In fact when I went on a search for British grown Gladioli in my local Supermarkets I found the way the stores were marketing them very interesting and confusing. They were all from Lincolnshire and the cheapest available were grown by Andrew Ellis in Lincolnshire for Marks and Spencer. At this store you can buy 6 in a bunch and get a further 3 free making them effectively half price at 20p per stem.

Asda are selling five stems reduced from £3 to £2 making them 40p a stem and Waitrose are offering 33% free and getting eight stems for the price of 6 which works out just over 37p a stem. 

I think the real value is around 40p a stem and so if the Supermarkets are offering deals it will hopefully be because the last flush of sun has brought them all on-together and the price has dropped.

Whatever you pay for them, they are great value. All supermarkets claim they will last five days which they will easily. Some claim seven days and I think if you use my tips for conditioning them you will get at least that amount of time out of them and maybe more.

Take off the additional leaves, nip out the top three buds of the stem and cut about 2 cms of the bottom in a diagonal cut. Use the flower food provided and top up the vase with lots of water. After five days, remove the spent flowers and re-cut the stems and change the water, giving the vase a quick clean with a few drops of bleach to kill any bacteria that may have formed. If you have flower food, then please add. Two or three days later repeat and enjoy the final top blooms for a further few days.

Asda - 5 Gladioli reduced from £3 to £2 (british grown)

5 stems is lovely but 10 stems makes far more impact so here
for £4 we have a mass of colour. Pick the strongest colour or white.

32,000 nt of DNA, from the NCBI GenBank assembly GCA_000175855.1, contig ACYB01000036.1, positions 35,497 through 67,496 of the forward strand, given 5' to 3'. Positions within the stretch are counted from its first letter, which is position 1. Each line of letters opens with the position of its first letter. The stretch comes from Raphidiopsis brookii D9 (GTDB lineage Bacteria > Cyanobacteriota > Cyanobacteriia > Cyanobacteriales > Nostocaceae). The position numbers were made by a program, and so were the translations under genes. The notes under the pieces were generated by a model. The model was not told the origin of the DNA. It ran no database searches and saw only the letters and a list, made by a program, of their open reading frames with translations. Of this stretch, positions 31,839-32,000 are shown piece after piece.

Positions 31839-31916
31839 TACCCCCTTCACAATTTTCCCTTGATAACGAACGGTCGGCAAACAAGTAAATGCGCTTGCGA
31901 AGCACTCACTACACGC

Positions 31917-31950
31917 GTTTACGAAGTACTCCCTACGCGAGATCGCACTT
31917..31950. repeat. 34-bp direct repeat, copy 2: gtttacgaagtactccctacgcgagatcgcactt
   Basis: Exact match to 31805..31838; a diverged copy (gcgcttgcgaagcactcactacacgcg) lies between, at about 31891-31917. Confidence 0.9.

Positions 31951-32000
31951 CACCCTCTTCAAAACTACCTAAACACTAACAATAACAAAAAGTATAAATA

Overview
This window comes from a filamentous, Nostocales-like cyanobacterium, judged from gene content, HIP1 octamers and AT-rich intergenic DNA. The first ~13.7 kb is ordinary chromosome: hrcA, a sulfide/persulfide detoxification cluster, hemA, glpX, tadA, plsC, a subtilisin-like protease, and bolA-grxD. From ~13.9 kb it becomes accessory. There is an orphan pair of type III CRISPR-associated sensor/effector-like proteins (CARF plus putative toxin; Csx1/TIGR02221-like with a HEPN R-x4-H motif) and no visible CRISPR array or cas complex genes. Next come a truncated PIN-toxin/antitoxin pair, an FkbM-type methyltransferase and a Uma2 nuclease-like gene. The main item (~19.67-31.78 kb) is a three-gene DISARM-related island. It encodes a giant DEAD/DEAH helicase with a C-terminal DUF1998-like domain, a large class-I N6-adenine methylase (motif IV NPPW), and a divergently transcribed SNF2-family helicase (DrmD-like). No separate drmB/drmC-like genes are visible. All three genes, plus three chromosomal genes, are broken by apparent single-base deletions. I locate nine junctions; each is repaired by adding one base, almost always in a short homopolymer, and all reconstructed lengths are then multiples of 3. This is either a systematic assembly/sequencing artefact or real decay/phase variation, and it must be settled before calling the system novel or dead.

Avoid pastels unless it is the perfect match for your room. 

To make all the blooms open you need to pinch out the top three buds! Gladioli open from the bottom to the top! Just pinch out the top three buds when you first arrange the flowers with your fingers. 

 As time goes by, you need to take the lower flowers off as they have bloomed and faded. Remove spent flowers to help the flower flourish.

Make sure when you select you Gladioli that the greenery is clean
and a lively colour and there are no brown marks around the buds. 
Browning may mean the flowers have been cut and have been cool stored
for a few days.

This Lilac Gladioli is 'pale and interesting!' In the UK we are quite keen on lilac flowers but this colour is a lot less popular in Continental Europe which is intriguing!

I adore the deep and bright colours but there are some pastels I am drawn too!

Pure white Gladioli. White is always the safest colour to give as a gift

Magenta Gladioli opening.

We all love to see the stamens on the lilies but they mark furniture and clothes and generally are best removed. Sometimes they stain the faces of the flowers and so I recommend pinching them out with your fingers when they are open.

I don't wear gloves but surgical gloves are good for this as it keeps you skin from staining

Autumnal Bouquet

Vase of the Week;
House Bouquet arranged in Ceramic vase £65